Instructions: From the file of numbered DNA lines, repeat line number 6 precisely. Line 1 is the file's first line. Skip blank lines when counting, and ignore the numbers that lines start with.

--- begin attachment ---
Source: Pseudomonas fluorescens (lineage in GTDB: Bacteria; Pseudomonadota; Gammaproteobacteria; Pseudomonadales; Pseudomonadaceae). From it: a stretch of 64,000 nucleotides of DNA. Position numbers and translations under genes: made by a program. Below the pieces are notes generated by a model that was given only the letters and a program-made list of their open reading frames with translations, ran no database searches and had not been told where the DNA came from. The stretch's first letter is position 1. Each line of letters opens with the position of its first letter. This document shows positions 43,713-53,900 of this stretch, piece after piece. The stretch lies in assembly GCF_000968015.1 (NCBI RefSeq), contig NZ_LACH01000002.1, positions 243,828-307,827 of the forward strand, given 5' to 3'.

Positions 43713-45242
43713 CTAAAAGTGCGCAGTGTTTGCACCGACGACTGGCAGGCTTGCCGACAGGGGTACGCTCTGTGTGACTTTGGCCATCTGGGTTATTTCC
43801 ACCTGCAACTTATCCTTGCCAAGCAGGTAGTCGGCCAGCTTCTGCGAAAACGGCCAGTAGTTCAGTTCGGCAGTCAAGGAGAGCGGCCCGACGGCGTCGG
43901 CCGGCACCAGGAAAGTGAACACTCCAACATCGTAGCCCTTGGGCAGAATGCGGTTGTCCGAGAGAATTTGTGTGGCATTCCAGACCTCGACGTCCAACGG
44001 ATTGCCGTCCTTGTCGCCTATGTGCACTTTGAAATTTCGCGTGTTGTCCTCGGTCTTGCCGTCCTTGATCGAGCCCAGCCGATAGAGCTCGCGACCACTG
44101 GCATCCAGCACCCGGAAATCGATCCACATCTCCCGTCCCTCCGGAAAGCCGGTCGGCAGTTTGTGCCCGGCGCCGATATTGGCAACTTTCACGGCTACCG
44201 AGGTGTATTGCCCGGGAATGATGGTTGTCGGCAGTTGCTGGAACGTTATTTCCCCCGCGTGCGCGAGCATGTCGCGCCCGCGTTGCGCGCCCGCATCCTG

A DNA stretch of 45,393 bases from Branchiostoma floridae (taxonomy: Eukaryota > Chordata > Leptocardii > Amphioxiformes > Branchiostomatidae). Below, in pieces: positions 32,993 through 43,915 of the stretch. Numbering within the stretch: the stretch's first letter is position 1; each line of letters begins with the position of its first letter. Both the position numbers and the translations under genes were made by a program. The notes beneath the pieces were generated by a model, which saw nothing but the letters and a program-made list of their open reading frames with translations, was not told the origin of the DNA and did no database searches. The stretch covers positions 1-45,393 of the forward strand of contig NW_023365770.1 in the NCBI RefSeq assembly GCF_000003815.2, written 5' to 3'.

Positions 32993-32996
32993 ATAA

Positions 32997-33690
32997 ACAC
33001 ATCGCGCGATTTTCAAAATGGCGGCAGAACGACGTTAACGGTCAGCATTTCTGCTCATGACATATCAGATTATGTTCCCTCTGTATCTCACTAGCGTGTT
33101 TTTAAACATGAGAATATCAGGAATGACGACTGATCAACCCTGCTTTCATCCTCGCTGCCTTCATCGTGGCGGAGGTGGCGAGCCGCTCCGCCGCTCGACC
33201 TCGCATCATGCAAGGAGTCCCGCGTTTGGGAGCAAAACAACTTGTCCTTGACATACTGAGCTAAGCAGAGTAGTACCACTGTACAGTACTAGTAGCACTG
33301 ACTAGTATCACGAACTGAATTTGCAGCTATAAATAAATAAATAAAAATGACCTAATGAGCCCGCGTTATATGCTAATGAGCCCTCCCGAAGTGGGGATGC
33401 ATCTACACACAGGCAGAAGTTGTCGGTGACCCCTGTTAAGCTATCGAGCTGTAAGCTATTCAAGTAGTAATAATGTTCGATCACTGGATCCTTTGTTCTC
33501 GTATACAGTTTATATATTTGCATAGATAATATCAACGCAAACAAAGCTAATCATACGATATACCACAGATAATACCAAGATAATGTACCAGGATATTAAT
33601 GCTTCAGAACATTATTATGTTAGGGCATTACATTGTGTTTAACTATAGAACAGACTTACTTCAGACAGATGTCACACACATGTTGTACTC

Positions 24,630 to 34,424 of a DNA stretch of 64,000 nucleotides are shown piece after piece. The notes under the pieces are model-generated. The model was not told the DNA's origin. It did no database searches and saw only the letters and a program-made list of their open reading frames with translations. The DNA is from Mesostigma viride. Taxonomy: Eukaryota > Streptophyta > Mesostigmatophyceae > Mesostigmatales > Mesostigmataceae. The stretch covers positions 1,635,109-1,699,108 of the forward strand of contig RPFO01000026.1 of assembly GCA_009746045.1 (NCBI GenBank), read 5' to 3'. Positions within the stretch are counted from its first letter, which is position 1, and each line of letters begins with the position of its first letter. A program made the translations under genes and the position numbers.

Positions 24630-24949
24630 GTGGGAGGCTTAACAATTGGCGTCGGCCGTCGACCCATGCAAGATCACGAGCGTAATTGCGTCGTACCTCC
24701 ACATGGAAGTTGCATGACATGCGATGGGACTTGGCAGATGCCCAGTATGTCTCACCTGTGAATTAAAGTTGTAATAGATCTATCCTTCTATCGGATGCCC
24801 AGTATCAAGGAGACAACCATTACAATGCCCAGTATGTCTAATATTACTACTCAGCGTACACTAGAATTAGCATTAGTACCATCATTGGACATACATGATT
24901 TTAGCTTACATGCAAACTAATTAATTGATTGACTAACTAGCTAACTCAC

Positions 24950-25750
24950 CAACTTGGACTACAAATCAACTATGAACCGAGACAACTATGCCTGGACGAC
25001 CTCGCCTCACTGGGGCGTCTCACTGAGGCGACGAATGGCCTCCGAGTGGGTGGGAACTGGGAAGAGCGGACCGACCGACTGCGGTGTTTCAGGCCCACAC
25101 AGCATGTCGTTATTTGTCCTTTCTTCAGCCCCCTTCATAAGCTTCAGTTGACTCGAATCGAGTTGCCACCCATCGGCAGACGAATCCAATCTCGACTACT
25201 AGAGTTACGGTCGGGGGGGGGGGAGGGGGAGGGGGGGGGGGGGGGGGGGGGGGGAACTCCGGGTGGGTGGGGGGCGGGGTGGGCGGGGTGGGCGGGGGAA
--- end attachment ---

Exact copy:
44001 ATTGCCGTCCTTGTCGCCTATGTGCACTTTGAAATTTCGCGTGTTGTCCTCGGTCTTGCCGTCCTTGATCGAGCCCAGCCGATAGAGCTCGCGACCACTG